The fundamental problems with previous attempts at private operation of WT vans/buses has been with the quality of staff, vehicle maintenance and passenger treatment. How this will be address in the 2013 budget cycle remains to be seen.
One point TTC management has not yet addressed is the degree to which high in-house costs are a function of poor dispatching that affects vehicle utilization and trip lengths. A new booking system is supposed to reduce these problems, but we have yet to hear any reports on actual operational or financial benefits.
By far the biggest issue for debate was the question of mandatory testing for drug and alcohol use by TTC staff. The Amalgamated Transit Union Local 113 strongly opposes this scheme, and the matter is already in grievance proceedings and likely to wind up in the courts. The ATU’s position is that random testing is an invasion of privacy, and that it does not fully address the problem of a driver’s ability to perform their job.
The ATU supports the implementation of non-invasive technologies to assess driver alertness that check for response times using video displays, a system already deployed in parts of the USA. The ATU’s position is that this would monitor for all forms of fatigue including those due to tiredness or illness, not just test for the presence of drugs or alcohol.
This is not as straightforward a situation as it may appear. For one thing, privacy and especially health privacy laws in Ontario are much more strict than south of the border. The TTC also claims that it is interested in whether someone is impaired at the time a test is taken, not whether there is evidence of past use.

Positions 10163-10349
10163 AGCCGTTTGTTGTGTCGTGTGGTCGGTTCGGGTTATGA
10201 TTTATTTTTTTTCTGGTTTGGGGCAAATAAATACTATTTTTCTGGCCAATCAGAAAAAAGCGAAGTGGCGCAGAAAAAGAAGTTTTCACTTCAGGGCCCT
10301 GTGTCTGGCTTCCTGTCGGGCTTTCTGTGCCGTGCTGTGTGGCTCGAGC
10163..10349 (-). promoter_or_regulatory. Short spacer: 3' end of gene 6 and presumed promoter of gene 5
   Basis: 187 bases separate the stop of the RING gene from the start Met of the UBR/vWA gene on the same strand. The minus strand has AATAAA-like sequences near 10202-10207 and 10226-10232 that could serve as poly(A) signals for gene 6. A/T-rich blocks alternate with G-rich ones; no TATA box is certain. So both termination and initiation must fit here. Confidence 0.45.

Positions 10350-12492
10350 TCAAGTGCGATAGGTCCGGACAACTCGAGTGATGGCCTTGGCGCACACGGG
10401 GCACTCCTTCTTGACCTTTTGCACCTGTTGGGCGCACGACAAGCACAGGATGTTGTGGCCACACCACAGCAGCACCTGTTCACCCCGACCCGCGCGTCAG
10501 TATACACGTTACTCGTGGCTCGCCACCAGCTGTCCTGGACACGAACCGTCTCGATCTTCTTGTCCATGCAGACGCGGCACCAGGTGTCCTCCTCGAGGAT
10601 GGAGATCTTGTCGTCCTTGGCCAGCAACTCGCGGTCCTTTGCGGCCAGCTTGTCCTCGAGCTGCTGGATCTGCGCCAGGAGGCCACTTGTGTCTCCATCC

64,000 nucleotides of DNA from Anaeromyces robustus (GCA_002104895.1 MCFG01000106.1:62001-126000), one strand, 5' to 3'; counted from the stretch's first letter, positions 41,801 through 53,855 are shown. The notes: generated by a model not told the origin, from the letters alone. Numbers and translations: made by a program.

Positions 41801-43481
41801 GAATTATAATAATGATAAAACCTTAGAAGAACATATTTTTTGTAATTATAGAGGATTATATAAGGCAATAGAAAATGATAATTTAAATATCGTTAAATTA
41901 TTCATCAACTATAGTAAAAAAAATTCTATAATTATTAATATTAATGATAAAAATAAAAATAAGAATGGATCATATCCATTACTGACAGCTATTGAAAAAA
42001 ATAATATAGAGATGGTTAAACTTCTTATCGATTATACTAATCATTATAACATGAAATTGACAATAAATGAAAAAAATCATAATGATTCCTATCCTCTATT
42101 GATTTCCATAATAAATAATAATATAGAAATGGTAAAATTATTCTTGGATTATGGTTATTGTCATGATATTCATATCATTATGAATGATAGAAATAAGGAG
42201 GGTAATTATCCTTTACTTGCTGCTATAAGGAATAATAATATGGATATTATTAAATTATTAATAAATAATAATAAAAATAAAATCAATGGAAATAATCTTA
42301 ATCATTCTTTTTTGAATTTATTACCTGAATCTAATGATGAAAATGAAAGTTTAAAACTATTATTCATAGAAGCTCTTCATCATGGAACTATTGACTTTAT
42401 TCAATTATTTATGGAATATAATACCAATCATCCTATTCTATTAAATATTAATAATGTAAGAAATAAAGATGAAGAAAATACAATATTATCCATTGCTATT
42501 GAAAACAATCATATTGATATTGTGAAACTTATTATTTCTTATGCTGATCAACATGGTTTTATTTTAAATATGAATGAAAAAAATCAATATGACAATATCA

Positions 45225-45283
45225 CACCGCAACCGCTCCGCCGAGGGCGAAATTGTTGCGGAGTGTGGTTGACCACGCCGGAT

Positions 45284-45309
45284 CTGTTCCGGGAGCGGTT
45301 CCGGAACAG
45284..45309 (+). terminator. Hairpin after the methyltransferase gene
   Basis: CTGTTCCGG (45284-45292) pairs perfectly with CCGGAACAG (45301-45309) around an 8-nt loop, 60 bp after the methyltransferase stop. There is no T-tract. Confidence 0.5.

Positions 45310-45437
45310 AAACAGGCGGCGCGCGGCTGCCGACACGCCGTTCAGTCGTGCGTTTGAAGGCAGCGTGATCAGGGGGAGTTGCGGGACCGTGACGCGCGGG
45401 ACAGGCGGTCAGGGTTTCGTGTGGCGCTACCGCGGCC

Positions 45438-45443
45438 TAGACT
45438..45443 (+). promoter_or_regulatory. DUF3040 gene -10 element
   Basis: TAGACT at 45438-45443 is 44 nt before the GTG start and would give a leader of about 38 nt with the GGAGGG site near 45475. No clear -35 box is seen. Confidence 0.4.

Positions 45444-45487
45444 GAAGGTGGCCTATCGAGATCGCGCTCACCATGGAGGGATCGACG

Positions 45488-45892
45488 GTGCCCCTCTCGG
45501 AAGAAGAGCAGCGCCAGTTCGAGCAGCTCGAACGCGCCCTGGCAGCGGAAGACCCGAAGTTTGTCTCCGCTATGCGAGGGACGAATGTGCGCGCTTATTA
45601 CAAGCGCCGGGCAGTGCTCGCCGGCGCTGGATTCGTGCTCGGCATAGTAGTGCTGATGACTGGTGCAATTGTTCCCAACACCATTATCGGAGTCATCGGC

TTC Management and the Commission appear to be exploiting a recent collision between a bus and truck which caused a passenger’s death to push through the new policy. The driver was charged with “criminal negligence causing death” and it is unclear whether a separate charge for marijuana possession has any bearing on this case. I will not comment further on this matter, and will edit out any comments that speculate on this subject because it is before the courts.
What is clear is that until various legal and labour proceedings work themselves out, the new policy will be in limbo.
The TTC received a presentation on the cleanliness of its stations and vehicles. In case you have been wondering why TTC vehicles might be a tad grubby, we now know that the only daily cleaning they get is a “dust and sweep” except for the bus fleet which gets an exterior wash as part of the daily fuelling cycle. Streetcars don’t need to be fuelled, and they go straight to the yard.
Now that the wash tracks at Wilson and Greenwood are back in operation, subway trains do look a lot better, although some cars remain grungy, notably on the BD line, possibly because the long period without cleaning has left dirt and grease more or less permanently part of the cars.
Audit results for the condition of stations and vehicles show that there has been some improvement, but the TTC is still not at its hoped-for targets. The streetcar fleet, in particular, is well below the hoped-for level of litter although this is probably due to the relatively large number of vehicles staying in service all day and evening without a mid-day break where basic housekeeping might be possible.
The TTC plans to transfer some subway cleaners from carhouse duties to subway terminals where they can clean out trains at the end of each trip. It is unclear whether there are enough cleaners for this during all service hours.
Some tile and grout work now underway at a half-dozen locations should be finished by year-end. However, there was no comment on the many locations where portions of station walls were removed for inspection, and the due date for replacement recedes into the future. Similarly, there was no comment on locations like St. George where the trackside walls remain filthy even while work continues on the platforms and stairwells.